Before I came to Angeles de Medellin I was full of doubt and questions about what it really means to give and what it really means to help “the poor.” It’s still very unclear for me, but my experience here definitely gave me food for thought and showed me the hard work really required to make a difference.
Angeles de Medellin
Angeles de Medellin, or Angels of Medellin, is an organization started by Mark Kaseman (aka Marcos) to help the displaced people of Medellin.
The people are displaced as a result of the years-long conflict between the government and the drug cartels/gangs. As people moved have moved back to the city with nothing, shanty towns have developed up in the mountains on the outskirts of the city. In one of these shanty towns, Regalo del Dios (Gift of God), Angeles de Medellin is making its mark.
In short, Angeles de Medellin is a community center. But it’s so much more. It is a safe place where kids can come and play games Mark has provided or that have been donated. Kids can learn computers, typing, English, and even baseball and American football!
It’s not just for kids though. While the kids are in school, Mark teaches the adults computer skills and English as well.
When Mark receives donations, he distributes the need where it can best be used. For example, while I was there he received a big donation of new clothes after the holidays. He generally allowed each child who passed through to take one item of clothing, but for the families in need he provided more.
There are rules to be followed before entering. For example, the kids can’t eat or drink anything inside, no gum, clean hands, no yelling, etc. As such, manners are indirectly being taught and enforced. That said, the kids take pride in the center and truly appreciate what Mark has done for them.
In the picture to the left, you can see the kids sweeping the floor before closing up the center for the day. We didn’t ask them to do this. They did it on their own accord. Amazing. It shows they take pride in the center and have respect.
And that kind of gets at the heart of what Mark is doing. He’s taken a long-term approach at the social problems and poverty in the mountains and is focusing on the kids to help break the cycle.
Every year he has a Christmas party. It started out with 200 kids a few years ago and this past year there were 3000 kids at the Christmas party. Incredible. The kids start talking about it in September because they so look forward to it.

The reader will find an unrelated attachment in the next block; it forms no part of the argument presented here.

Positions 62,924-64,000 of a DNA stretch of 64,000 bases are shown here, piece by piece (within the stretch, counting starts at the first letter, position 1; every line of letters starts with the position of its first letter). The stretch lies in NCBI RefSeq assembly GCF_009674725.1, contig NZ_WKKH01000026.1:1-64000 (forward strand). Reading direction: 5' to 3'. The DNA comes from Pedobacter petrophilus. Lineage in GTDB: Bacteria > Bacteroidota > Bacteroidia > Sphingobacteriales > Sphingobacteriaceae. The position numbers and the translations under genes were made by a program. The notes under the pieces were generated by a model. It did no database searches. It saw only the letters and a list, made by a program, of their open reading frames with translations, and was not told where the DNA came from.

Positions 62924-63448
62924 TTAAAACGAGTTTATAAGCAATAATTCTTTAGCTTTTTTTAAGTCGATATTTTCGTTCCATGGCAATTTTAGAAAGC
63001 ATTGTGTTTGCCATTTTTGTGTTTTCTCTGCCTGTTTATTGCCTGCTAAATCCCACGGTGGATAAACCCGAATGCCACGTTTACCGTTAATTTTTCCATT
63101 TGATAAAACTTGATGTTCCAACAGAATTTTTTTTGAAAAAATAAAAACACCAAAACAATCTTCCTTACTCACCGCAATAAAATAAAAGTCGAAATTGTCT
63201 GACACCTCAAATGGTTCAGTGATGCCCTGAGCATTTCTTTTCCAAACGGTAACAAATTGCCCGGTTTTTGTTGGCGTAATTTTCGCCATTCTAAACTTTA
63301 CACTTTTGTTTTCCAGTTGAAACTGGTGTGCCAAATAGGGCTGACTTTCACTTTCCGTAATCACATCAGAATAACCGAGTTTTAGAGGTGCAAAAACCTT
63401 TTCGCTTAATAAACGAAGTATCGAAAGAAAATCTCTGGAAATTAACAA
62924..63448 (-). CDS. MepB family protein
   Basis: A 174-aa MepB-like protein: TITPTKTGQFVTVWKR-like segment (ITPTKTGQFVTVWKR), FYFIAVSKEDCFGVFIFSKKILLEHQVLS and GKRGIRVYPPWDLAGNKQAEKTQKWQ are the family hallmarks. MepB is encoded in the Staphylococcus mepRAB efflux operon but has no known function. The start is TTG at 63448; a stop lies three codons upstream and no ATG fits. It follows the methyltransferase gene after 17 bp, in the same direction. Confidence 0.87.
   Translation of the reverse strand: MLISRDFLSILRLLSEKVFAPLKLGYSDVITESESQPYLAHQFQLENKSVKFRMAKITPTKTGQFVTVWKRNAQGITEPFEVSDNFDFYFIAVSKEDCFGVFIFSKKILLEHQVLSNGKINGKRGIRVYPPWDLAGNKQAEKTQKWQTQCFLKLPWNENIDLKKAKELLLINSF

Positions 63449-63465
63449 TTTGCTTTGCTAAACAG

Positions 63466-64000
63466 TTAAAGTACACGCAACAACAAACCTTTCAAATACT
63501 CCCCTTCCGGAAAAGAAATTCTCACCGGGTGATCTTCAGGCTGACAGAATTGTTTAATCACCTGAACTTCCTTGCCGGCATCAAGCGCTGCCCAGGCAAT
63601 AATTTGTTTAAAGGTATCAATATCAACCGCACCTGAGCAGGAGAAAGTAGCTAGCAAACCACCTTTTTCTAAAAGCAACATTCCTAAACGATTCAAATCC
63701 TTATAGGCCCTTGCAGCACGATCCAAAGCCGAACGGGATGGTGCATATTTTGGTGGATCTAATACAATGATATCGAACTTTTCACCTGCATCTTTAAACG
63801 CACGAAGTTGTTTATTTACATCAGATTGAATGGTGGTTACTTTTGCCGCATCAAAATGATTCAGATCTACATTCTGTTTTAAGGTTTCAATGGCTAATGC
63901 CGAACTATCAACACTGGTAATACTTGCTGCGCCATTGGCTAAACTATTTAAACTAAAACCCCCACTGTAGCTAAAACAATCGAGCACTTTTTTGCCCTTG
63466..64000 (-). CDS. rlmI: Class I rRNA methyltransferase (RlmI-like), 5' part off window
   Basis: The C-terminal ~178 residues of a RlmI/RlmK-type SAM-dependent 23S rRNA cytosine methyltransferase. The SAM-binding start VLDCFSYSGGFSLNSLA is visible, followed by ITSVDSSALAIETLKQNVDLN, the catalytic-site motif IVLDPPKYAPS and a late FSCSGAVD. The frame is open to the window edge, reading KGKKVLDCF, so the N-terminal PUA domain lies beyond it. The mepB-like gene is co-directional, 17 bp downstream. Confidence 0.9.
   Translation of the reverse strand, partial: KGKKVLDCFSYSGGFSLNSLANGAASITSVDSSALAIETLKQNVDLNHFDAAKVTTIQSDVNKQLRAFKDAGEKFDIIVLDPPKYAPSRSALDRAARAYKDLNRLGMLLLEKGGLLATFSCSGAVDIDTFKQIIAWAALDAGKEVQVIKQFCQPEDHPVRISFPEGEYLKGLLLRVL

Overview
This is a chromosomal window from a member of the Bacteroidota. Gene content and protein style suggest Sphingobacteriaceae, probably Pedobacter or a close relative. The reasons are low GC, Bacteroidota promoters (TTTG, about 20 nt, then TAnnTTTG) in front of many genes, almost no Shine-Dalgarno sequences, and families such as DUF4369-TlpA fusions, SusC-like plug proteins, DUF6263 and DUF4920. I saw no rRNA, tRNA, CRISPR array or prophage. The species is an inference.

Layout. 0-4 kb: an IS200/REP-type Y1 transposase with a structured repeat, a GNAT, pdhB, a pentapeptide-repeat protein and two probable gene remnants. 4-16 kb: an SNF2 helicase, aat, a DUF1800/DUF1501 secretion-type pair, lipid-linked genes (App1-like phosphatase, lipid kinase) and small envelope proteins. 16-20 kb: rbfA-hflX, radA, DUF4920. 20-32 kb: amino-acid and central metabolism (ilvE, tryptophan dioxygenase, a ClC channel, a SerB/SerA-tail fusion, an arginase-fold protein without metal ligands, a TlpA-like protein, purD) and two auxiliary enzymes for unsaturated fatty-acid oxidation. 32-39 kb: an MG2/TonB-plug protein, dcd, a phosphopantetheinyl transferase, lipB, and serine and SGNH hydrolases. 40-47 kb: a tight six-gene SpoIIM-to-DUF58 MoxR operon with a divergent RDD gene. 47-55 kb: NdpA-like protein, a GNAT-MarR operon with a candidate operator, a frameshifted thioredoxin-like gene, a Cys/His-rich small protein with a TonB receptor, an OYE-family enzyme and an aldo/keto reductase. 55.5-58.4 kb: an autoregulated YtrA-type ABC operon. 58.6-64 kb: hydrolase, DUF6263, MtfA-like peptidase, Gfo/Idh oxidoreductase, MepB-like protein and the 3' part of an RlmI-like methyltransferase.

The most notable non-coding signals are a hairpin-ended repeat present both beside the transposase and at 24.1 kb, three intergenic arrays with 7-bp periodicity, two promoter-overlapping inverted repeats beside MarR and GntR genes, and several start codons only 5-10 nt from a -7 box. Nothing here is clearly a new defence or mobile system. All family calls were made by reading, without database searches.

There are always volunteers with Mark. He’s had volunteers from over 20 countries and he says they leave an impact on the kids who would otherwise probably never meet a foreigner. Months after volunteers have left, the kids still ask how someone is doing or what they are up to – and, of course, when they are coming back.
Mark is the kind of person I had hoped to meet when I first started this adventure six months ago. He is inspirational in what he is doing, full of passion and purpose, yet completely realistic and down to earth. He doesn’t speak in pie-in-the-sky language.
Mark was a business owner in New York State, but after a trip to Medellin in 2004 he fell in love with the city and country. A chance encounter led him to question things in life and he started Angeles de Medellin.
As I mentioned in Panama, Jessica, the Peace Corps Volunteer, is very plugged in to her community. Mark’s community is significantly bigger, and the fabric of his life is truly interwoven into the community of Regalo del Dios.
It was just shocking how he knew the stories behind all the families, how much they trust him, and how everyone knew him. Every day we’d walk around and someone I hadn’t seen before would shout out “Good Morning, Mark!” and Mark was always ready to greet them with a smile and friendly banter.
Being interwoven into the community means Mark knows the victims of domestic abuse, the babies having babies, and the lure of the gangs. Yet he stays optimistic and continues focusing on what he’s doing. He isn’t trying to save everyone or anyone – he’s just offering the tools and skills needed to survive and thrive in today’s world. And it’ll stick with some of the kids and they’ll have a better life.
The first day I volunteered with him was the day we gave out all the donated clothes. They kids were very grateful in a way I haven’t seen kids in “rich” countries. I guess the less you have, the more you value things. And these kids were extremely grateful.